–“Scottish referendum: A mass revolt against austerity,” The Socialist, 11 September
This could be taken straight out of the Labour Party’s 1945 election manifesto calling “public ownership” of basic industry, banks, utilities, etc.
When the SPEW talks of using “the powers of independence” to provide a “fully resourced welfare state” they are putting forward a program for a capitalist government of Salmond’s SNP. But the real power of the capitalist world market will quickly cut short any such attempt to revive the “welfare state” of years gone by as it relentlessly drives down wages and rips up union gains. The only way to “escape from savage austerity” is by carrying out a socialist revolution, something you won’t hear from these dyed-in-the-wool social dems. But no doubt we will soon enough be reading the SPEW/SPS plan for organizing a “democratic” police force for the bosses as they declare cops to be “workers in uniform.”
The several non-party groups active in the referendum campaign strike a similar chord. Yes: The Radical Case for Scottish Independence admits that the Scandinavian countries are capitalist, and far from models. But it then claims that they are an “alternative” to “neo-liberalism.” The catalogue of measures proposed amounts to an expanded welfare state, rather than the expropriation of the bourgeoisie and a planned economy. But a capitalist Scotland can’t even sustain that. Meanwhile, the various authors of Scotland’s Road to Socialism: Time to Choose (2013) reject the UK and Labour as vehicles for “socialism,” but claim it will all be different in a “newly independent country.” Want to bet?
Let’s look at recent history. Last October, refinery workers at Grangemouth suffered a decisive defeat when they were blackmailed by threat of closure of the plant into accepting an agreement (brokered by Salmond) cutting jobs, pensions and pay, although a previous strike in February had defeated an attack on pensions. The walkout was sparked by the Labour Party, and they were stabbed in the back by trade-union bureaucracy of Unite. The Socialist Party Scotland called for nationalization by the SNP government. The Socialist Workers Party raised the even more ludicrous idea of pressuring Cameron to nationalize it. There were no takers.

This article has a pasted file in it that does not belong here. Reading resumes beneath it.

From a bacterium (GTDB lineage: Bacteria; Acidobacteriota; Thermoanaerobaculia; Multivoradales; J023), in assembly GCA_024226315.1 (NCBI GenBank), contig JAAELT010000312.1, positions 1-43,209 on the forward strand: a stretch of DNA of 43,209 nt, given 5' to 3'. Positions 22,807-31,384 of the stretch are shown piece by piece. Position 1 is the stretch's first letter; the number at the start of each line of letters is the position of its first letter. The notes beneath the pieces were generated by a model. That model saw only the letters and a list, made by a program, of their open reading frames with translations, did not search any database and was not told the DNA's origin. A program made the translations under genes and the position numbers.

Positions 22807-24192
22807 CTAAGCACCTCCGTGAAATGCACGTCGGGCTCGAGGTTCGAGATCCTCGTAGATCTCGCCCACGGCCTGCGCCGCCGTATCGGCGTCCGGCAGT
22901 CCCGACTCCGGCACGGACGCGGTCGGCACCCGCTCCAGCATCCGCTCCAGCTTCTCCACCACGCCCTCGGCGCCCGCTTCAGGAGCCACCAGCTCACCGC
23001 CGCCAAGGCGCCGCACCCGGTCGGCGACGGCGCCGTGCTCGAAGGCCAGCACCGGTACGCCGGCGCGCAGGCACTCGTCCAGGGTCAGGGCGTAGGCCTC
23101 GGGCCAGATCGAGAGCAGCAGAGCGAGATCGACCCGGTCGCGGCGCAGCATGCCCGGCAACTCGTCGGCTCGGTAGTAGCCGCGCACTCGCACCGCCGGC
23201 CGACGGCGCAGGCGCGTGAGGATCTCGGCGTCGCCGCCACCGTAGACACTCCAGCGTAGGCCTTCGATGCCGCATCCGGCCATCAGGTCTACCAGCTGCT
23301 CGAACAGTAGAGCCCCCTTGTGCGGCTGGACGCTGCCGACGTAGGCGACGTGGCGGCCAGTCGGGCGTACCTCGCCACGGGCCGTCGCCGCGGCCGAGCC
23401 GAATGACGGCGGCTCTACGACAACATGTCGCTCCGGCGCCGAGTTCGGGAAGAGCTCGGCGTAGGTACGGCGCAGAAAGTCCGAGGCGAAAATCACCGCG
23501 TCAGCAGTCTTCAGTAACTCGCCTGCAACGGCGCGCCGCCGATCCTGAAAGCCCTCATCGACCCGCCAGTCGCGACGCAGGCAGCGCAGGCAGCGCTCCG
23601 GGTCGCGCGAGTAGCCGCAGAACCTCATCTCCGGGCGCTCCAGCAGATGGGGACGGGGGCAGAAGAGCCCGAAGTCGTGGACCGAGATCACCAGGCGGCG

And what about the North Sea oil workers themselves? None of the “socialist” blueprints for a future Scotland mention them. They have never been unionized. The oil majors outsource all hiring to contractors in the usual fashion, and the TUC affiliates have a few token sweetheart deals. Health and safety conditions are appalling. After the 1988 Piper Alpha disaster that killed 167 workers, an Offshore Industry Liaison Committee emerged, leading wildcat strikes in 1989-1990. They wanted fusion into a single industrial union. The TUC (and STUC) boycotted them with the nonsensical claim that it was “breakaway union.” Today the main opponent of unionization will be the SNP.
On the other side, those tendencies calling for a “no” vote (the rump Communist Party and the “Socialist Appeal” group among them) are just displaying their Labour loyalism and lining up behind British chauvinism. They claim to stand for the unity of a working class which is already divided and are in fact only upholding the unity of the bourgeois state. Thus the arch-social-democratic Alliance for Workers Liberty argues that if Labour wins an all-UK general election in May 2015 it would be “a lame-duck administration” that is “set up to fall in March 2016, or whenever separation comes, because it will lose its majority with the loss of MPs from Scotland” (Solidarity, 10 September). Horrors!
The AWL’s alternative is a “democratic federal Britain, within a democratic federal united Europe” under capitalism. Similarly the idiosyncratic Communist Party of Great Britain declares a plague on both houses, concocting schemes for a bourgeois federal republic of the British Isles. Not bloody likely, and in any case this program is counterposed to socialist revolution. To top it off, AWL says it defends different people’s “right to define their own nationality” … such as “the right of the Ukrainian people in the face of claims, backed up by force of arms, by Russian fascists and ultra-nationalists that they are ‘really Russian’….” This cynical sleight of hand is a vile call for supporting the Ukrainian fascists and imperialist puppets in their war on the Russian-speaking people of eastern Ukraine.